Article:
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Pfizer seeks emergency licensure for mRNA vaccine from DCGI

Vials with a sticker reading, Premium
Vials with a sticker reading, "COVID-19 / Coronavirus vaccine / Injection only" and a medical syringe are seen in front of a displayed Pfizer logo in this illustration taken October 31, 2020. REUTERS/Dado Ruvic/Illustration/File Photo (REUTERS)

The US-headquartered firm is seeking permission to import the vaccine for sale and distribution in the country as well as skip a phase 3 bridging study

New Delhi: Pfizer became the first company to approach the Drug Controller General of India V.G. Somani to seek an emergency use authorisation for its messenger RNA vaccine, a source in the know said. The vaccine had shown robust efficacy data against covid-19 in a recently concluded US trial.

The US-headquartered firm is seeking permission to import the vaccine for sale and distribution in the country as well as skip a phase 3 bridging study, the source said.

Under clinical trial rules, a company can seek an import license for a drug not approved in India if it has been approved in by a prominent regulator of another country.

Last week, the UK Medicines & Healthcare Products Regulatory Agency (MHRA) became the first regulator to grant a temporary authorisation for use of the covid-19 mRNA vaccine, which Pfizer has co-developed with German company BioNTech.

The EUA followed a worldwide Phase 3 trial of a vaccine, involving over 40,000 participants, which demonstrated a vaccine efficacy rate of 95% seven days after the second dose. The second and final dose is given 21 days after the first dose.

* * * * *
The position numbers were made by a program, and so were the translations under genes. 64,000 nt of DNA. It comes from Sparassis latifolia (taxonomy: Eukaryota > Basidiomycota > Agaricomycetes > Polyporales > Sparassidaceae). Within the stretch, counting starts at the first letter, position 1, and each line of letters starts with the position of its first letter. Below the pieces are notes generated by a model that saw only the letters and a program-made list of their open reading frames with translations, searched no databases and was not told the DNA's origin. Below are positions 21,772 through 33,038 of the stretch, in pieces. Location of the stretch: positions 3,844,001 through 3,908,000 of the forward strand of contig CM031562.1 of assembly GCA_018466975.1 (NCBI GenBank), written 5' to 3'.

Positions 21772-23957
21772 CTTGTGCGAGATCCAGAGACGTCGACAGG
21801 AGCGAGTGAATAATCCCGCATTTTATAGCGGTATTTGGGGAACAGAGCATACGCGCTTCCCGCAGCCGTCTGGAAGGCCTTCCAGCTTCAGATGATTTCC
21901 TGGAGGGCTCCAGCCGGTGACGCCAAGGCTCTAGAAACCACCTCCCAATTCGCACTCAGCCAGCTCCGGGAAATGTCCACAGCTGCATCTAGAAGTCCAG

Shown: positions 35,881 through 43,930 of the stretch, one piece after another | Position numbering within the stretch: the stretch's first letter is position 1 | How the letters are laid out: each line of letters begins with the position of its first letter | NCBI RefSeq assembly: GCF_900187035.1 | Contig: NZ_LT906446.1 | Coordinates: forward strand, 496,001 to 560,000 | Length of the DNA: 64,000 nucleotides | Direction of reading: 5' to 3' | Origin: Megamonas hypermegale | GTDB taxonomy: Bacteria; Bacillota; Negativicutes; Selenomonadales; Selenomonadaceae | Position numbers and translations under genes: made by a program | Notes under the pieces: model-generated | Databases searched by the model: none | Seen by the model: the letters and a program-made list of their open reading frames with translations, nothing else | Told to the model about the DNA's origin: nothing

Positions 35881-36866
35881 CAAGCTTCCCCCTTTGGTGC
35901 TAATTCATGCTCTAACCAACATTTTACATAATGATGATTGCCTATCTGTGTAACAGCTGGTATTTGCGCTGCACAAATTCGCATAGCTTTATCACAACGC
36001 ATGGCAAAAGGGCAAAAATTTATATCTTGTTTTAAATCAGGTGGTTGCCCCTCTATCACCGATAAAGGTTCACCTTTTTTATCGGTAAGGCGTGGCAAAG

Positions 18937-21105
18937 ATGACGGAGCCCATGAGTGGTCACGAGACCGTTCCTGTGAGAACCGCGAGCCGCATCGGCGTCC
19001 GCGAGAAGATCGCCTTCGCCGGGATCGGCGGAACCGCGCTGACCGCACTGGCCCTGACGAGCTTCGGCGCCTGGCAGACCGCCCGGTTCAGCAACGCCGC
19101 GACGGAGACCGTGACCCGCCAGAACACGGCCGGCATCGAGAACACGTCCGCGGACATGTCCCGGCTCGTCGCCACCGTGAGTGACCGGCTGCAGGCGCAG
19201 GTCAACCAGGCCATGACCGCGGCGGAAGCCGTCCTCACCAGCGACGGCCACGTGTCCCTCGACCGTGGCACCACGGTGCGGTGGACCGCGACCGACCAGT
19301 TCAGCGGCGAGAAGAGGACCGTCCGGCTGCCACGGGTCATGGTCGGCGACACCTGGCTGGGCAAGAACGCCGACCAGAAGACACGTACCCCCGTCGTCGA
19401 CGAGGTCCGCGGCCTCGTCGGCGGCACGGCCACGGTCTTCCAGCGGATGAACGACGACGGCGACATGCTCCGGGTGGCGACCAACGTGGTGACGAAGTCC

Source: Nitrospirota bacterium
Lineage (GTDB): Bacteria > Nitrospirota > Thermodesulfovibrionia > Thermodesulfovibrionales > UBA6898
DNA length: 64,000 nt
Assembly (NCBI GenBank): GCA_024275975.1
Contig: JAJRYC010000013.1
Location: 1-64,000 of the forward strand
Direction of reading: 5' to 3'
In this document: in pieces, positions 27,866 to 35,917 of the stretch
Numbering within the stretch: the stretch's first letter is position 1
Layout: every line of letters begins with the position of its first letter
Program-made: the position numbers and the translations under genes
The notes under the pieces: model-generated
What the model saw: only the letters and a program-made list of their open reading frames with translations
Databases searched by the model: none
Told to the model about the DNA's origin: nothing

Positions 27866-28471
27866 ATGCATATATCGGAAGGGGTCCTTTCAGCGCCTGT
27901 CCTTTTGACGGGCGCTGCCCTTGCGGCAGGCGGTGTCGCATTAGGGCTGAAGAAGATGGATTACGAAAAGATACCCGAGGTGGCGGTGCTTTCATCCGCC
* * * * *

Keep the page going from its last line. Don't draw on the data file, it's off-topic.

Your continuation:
In its statement, a spokesperson for Pfizer said that the company “remains committed to engaging with the Government of India and explore opportunities to make this vaccine available for use in the country". However, the spokesperson did not comment on whether it has sought an EUA for import and distribution, as well as waiver on the clinical trial.

DCGI Somani also did not reply to messages or calls seeking comment on the application by Pfizer.

A crucial bottleneck cited by government officials of the vaccine is its storage temperature of -70°C, which requires ultra-low-temperature freezers and do not exist in India.

However, the company said that it has developed solutions which would make it feasible for transport to the country, and then it would require last mile delivery at normal refrigerator temperatures of 2 to 8 degree Celsius.

“The Pfizer specially-designed, temperature-controlled thermal shippers, in which doses will arrive, that can be used as temporary storage units. The shipper can maintain the recommended storage condition -70°C±10°C for 10 days unopened which allows for transportation globally to ensure all patients have access. Once opened, and if being used as temporary storage by a vaccination centre, then it can be used for a total of 30 days with re-icing every five days," the spokesperson said.

The spokesperson added that the vaccine can be stored for five days at refrigerated 2-8°C conditions, adding that it will utilise GPS-enabled thermal sensors in every thermal shipper that will enable us to track their location and temperature across their pre-set routes..

However, despite the assurances, government officials have not appeared keen on using Pfizer’s mRNA vaccine for mass vaccinations due to its logistical and financial challenges.

Pfizer has priced the vaccine at $19.5 per dose ( 1,440) in the US after a deal with the country’s government under Operation Warp Speed.

This is around six times the $3 per dose that Serum Institute of India plans to charge for the vaccine from COVAX and the Indian government. The company plans to sell the vaccine, originally developed by the University of Oxford and AstraZeneca plc, at 500-600 per dose.

Serum Institute of India’s vaccine, branded ‘Covishield’, can be stored at 2 to 8 degree Celsius, and the company also plans to approach the DCGI this month, with an emergency licensure expected as early as the end of this month.

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